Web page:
• Make the ending logical. If your characters have been brave and good all through the story, don't make them suddenly shoot the villain in the back to end the story!

Favorite Endings:

Have you read a book with a great ending? What kind of ending is it?
Share it here. We will post it. Click HERE and send us your favorite ending via email.
Loop endings. They end where they begin.
Barefoot Escape on the Underground Railroad by Pamela Duncan Edwards

Harper Collins, 1998

This picture book about a runaway slave who is helped by animals is told from the animals point of view. It ends where it begins:

"Silence fell again along the pathway, and the animals slept. But through their dreams the heron's cry again screamed a warning.

Another Barefoot was approaching."
Surprise Endings. You go, "Oh wow", at the end.
Earthlets by Jeanne Willis

This is a book about babies from the point of view of aliens, only you don't find out till the last page.
Mysterious endings
The Giver by Lois Lowry (young adult)

This book ends with a symbolic sled ride. We don't know where the character is going but we get the feeling it's a place where life will be richer and full of feeling.

"Downward, downward, faster and faster. Suddenly he was aware with certainty and joy that below, ahead, they were waiting for him; and they were waiting, too, for the baby. For the first time, he heard something that he knew to be music. He heard people singing. Behind him, across vast distances of space and time, from the place he had left, he thought he heard music too. But perhaps it was only an

echo."

21 Master Plots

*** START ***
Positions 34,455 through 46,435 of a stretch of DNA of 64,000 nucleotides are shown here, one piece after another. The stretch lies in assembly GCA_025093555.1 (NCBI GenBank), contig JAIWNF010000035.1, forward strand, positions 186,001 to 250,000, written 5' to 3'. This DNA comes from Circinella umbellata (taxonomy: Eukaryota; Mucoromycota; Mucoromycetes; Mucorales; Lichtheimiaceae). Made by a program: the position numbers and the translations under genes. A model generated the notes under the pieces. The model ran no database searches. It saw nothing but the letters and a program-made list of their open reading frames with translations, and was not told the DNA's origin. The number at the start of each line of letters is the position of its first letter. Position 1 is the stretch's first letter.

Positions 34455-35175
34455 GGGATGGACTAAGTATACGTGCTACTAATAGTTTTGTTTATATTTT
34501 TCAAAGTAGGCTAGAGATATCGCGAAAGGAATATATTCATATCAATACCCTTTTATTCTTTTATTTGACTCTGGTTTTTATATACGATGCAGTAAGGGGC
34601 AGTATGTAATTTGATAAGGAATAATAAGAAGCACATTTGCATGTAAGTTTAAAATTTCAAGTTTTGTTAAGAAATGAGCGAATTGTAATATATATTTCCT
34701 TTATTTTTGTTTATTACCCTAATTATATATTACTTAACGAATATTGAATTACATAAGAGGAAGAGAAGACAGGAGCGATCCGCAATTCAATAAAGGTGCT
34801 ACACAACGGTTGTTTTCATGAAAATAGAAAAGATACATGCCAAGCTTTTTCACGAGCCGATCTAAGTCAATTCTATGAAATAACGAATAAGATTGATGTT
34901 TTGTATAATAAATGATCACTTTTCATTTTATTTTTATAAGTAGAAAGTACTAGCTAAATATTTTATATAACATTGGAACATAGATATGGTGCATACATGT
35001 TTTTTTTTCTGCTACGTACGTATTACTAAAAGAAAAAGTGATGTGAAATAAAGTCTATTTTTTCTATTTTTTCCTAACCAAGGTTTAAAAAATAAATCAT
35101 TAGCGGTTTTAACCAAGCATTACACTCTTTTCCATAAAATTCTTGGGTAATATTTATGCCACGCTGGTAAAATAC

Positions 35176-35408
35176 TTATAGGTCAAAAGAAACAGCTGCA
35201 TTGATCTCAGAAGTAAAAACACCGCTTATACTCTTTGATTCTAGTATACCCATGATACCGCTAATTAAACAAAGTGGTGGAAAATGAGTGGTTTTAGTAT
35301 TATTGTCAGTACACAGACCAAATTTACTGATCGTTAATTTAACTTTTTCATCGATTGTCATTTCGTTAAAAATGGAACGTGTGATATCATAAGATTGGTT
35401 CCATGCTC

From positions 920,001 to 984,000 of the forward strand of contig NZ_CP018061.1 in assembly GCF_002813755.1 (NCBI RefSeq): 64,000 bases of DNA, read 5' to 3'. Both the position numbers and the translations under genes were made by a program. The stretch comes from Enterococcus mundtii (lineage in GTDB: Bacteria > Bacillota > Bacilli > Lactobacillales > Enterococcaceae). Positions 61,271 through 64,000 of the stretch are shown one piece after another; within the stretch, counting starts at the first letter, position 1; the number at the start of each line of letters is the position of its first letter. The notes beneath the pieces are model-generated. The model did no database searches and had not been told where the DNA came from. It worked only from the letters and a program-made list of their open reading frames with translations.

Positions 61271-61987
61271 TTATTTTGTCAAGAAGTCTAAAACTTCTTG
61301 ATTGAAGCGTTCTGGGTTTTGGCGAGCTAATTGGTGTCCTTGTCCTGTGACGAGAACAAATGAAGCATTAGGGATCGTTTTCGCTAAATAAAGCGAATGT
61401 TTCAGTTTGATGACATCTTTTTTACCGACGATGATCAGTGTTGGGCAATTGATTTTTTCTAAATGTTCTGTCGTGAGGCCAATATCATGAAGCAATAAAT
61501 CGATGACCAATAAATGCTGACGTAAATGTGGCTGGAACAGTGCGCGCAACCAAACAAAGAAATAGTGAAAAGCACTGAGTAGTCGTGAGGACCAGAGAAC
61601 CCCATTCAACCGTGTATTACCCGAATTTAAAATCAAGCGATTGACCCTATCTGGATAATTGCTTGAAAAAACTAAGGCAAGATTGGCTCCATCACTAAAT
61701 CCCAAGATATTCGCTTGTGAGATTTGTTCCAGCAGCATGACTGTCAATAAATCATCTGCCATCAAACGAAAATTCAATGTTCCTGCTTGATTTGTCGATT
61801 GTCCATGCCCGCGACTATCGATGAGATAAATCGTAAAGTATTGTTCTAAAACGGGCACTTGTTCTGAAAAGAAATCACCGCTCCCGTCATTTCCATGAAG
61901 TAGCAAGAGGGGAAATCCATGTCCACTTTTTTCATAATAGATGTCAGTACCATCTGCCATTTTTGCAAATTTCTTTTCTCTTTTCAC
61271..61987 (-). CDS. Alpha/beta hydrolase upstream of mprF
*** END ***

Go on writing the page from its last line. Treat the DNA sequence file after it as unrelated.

A more complex approach to plot templates: Ronald B. Tobias discusses 20 Master Plots: (I have this book in my room.)

  1. Adventure comes to you. A Stranger comes to town.
  2. You go to Adventure. You leave town.
  3. Quest. Character oriented story, the protagonist searches for something and winds up changing him/herself.
  4. Adventure. Plot oriented, this features a goal-oriented series of events.
  5. Pursuit. This is the typical Chase Plot. Definitely action-oriented.
  6. Rescue. Another easy to recognize action-oriented plot.
  7. Escape. A variation on the Rescue is when the protagonist escapes on his/her own.
  8. Revenge. Ah, character comes back in with this one. Someone is wronged and vows to take revenge.
  9. The Riddle. Love a good mystery? This is the plot for you.
  10. Rivalry. Character oriented, this story follows two main characters, one on a downward track and one on an upward track and their interactions.
  11. Underdog. Everyone is the US roots for the Underdog. This is the plot where the under-privileged (handicapped, poor, etc) triumphs despite overwhelming odds.
  12. Temptation. Pandora’s Box extended to novel form.
  13. Metamorphosis. This is a physical transformation of some kind. If you recently watched the movie, “District 9″, you’ll recognize this plot form. It’s Dracula, Beauty and the Beast, or the one I remember best is The Fly.
  14. Transformation. Similar to the previous, this plot features an inner change, instead of changing the outer form.
  15. Maturation. Bildungsroman, rite of passage, coming-of-age–these terms all refer to someone growing up morally, spiritually or emotionally. Often, it’s just a hint of growth, or a tiny change that hints at larger changes.
  16. Love. The classic Boy-meets-Girl plot.
  17. Forbidden Love. Oh, hasn’t Stephenie Meyer milked this one in her Twilight series? Brilliant use of the forces that keep her characters apart, while still attracting.
  18. Sacrifice. From the Biblical tale of Jesus to the story of parents sacrificing for their children, this is a staple of literature.
  19. Discovery. You know those secrets you’ve buried deep in your past? This story digs around, exposes secrets and watches them affect the characters.
  20. Wretched Excess. When a character is in a downward spiral from alcohol, drugs, greed, etc. this is the plot form.
  21. Ascension or Descension. A rise or fall from power puts a character into this plot form.


Revision

Transitions:
http://shmoop.com/video/Transitions/